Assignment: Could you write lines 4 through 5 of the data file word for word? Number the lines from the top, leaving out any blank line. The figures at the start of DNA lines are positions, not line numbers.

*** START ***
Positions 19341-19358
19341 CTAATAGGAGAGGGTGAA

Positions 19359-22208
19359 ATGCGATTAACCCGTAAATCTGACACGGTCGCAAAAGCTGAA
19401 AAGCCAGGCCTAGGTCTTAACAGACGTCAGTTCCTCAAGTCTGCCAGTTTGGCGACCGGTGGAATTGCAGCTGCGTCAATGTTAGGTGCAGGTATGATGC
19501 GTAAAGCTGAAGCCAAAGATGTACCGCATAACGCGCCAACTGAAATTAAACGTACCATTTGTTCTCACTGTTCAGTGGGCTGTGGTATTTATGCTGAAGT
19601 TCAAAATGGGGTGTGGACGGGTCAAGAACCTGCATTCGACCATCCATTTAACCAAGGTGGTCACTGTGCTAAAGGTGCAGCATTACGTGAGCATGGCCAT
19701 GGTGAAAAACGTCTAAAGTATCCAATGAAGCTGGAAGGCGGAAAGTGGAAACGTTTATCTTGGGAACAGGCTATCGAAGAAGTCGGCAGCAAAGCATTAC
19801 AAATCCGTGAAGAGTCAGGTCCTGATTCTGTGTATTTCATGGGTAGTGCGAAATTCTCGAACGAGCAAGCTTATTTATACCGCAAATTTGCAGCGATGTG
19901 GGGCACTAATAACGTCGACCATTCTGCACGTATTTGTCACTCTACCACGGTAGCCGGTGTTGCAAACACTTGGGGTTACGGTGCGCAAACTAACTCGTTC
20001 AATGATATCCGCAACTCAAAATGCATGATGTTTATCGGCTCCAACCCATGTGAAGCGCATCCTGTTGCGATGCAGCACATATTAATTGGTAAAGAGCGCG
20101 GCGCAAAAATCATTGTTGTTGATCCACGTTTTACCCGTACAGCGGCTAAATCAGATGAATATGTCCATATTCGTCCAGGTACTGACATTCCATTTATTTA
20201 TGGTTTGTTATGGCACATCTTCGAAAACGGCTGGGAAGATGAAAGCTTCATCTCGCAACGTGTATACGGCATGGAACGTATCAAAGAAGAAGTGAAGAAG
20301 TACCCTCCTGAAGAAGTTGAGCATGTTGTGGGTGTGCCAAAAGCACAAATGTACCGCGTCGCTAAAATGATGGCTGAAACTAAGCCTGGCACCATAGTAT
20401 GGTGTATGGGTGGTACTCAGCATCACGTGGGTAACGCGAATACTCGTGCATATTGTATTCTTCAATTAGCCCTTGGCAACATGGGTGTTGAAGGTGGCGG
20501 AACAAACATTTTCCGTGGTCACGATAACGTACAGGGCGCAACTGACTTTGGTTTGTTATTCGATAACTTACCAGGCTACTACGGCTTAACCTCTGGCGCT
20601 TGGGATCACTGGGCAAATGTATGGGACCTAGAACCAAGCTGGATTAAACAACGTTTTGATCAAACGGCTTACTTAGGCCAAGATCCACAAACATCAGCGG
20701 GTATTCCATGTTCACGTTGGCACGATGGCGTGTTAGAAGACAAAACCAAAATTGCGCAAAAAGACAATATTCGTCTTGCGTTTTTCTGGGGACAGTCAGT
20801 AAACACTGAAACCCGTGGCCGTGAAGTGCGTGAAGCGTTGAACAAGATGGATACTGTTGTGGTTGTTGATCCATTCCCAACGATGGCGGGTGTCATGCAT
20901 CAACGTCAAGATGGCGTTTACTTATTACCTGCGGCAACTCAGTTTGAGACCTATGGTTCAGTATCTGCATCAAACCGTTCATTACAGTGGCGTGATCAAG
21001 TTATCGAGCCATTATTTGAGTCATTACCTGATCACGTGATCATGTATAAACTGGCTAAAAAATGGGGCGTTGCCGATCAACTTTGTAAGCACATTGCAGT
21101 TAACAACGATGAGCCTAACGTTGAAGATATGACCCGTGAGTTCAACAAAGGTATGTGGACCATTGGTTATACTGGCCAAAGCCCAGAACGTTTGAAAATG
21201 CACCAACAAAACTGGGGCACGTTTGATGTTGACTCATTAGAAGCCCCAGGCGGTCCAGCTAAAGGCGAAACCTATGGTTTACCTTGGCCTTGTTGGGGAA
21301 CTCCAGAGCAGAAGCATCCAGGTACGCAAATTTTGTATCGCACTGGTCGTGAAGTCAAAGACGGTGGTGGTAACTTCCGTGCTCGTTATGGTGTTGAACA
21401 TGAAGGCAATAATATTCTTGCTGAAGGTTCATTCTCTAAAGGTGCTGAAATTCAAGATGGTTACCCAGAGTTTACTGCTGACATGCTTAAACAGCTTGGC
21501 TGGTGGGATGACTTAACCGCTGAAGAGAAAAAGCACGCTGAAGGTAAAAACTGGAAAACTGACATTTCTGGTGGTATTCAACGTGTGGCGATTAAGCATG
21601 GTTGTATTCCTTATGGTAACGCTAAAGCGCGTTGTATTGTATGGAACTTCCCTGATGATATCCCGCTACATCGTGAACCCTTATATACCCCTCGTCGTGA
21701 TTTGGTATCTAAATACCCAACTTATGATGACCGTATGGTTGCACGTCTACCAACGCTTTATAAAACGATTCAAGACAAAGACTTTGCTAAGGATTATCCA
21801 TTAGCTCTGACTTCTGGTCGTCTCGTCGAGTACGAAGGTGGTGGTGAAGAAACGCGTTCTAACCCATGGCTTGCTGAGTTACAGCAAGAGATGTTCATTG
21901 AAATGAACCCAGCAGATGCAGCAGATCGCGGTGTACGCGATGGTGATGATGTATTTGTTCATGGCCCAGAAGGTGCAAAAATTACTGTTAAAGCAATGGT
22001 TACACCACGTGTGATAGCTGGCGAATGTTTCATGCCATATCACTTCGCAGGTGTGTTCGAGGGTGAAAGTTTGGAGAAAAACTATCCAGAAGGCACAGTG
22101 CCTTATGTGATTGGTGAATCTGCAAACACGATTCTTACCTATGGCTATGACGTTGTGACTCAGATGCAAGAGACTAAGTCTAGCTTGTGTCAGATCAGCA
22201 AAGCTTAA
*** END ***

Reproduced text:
19359 ATGCGATTAACCCGTAAATCTGACACGGTCGCAAAAGCTGAA
19401 AAGCCAGGCCTAGGTCTTAACAGACGTCAGTTCCTCAAGTCTGCCAGTTTGGCGACCGGTGGAATTGCAGCTGCGTCAATGTTAGGTGCAGGTATGATGC